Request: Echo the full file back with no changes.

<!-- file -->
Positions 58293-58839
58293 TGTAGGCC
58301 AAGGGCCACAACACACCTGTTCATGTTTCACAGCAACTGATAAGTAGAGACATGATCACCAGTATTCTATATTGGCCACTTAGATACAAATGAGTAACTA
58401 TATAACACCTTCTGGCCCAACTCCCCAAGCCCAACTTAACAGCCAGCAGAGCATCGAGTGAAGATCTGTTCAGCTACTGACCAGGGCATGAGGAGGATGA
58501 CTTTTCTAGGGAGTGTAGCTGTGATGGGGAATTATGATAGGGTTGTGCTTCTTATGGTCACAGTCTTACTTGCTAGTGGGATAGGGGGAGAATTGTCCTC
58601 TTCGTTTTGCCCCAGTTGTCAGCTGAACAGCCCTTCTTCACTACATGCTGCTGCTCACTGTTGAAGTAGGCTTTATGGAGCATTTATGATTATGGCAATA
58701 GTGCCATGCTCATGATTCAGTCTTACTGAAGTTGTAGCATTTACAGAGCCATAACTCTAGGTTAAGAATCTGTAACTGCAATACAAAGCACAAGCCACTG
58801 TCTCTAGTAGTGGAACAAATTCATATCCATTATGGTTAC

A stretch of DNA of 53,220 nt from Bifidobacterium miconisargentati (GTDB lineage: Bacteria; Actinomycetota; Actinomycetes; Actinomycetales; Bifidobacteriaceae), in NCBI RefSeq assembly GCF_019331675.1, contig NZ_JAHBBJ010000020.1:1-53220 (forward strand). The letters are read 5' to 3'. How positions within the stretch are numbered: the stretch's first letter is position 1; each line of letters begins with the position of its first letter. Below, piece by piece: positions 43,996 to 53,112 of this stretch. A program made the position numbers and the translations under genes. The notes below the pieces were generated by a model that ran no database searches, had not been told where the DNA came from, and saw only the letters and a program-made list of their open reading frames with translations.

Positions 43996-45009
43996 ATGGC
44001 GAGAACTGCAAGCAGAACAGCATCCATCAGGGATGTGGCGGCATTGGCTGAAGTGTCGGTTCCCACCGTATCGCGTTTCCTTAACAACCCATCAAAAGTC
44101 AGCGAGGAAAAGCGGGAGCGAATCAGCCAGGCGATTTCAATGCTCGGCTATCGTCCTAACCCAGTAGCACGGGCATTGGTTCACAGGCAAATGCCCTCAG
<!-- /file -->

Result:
Positions 58293-58839
58293 TGTAGGCC
58301 AAGGGCCACAACACACCTGTTCATGTTTCACAGCAACTGATAAGTAGAGACATGATCACCAGTATTCTATATTGGCCACTTAGATACAAATGAGTAACTA
58401 TATAACACCTTCTGGCCCAACTCCCCAAGCCCAACTTAACAGCCAGCAGAGCATCGAGTGAAGATCTGTTCAGCTACTGACCAGGGCATGAGGAGGATGA
58501 CTTTTCTAGGGAGTGTAGCTGTGATGGGGAATTATGATAGGGTTGTGCTTCTTATGGTCACAGTCTTACTTGCTAGTGGGATAGGGGGAGAATTGTCCTC
58601 TTCGTTTTGCCCCAGTTGTCAGCTGAACAGCCCTTCTTCACTACATGCTGCTGCTCACTGTTGAAGTAGGCTTTATGGAGCATTTATGATTATGGCAATA
58701 GTGCCATGCTCATGATTCAGTCTTACTGAAGTTGTAGCATTTACAGAGCCATAACTCTAGGTTAAGAATCTGTAACTGCAATACAAAGCACAAGCCACTG
58801 TCTCTAGTAGTGGAACAAATTCATATCCATTATGGTTAC

A stretch of DNA of 53,220 nt from Bifidobacterium miconisargentati (GTDB lineage: Bacteria; Actinomycetota; Actinomycetes; Actinomycetales; Bifidobacteriaceae), in NCBI RefSeq assembly GCF_019331675.1, contig NZ_JAHBBJ010000020.1:1-53220 (forward strand). The letters are read 5' to 3'. How positions within the stretch are numbered: the stretch's first letter is position 1; each line of letters begins with the position of its first letter. Below, piece by piece: positions 43,996 to 53,112 of this stretch. A program made the position numbers and the translations under genes. The notes below the pieces were generated by a model that ran no database searches, had not been told where the DNA came from, and saw only the letters and a program-made list of their open reading frames with translations.

Positions 43996-45009
43996 ATGGC
44001 GAGAACTGCAAGCAGAACAGCATCCATCAGGGATGTGGCGGCATTGGCTGAAGTGTCGGTTCCCACCGTATCGCGTTTCCTTAACAACCCATCAAAAGTC
44101 AGCGAGGAAAAGCGGGAGCGAATCAGCCAGGCGATTTCAATGCTCGGCTATCGTCCTAACCCAGTAGCACGGGCATTGGTTCACAGGCAAATGCCCTCAG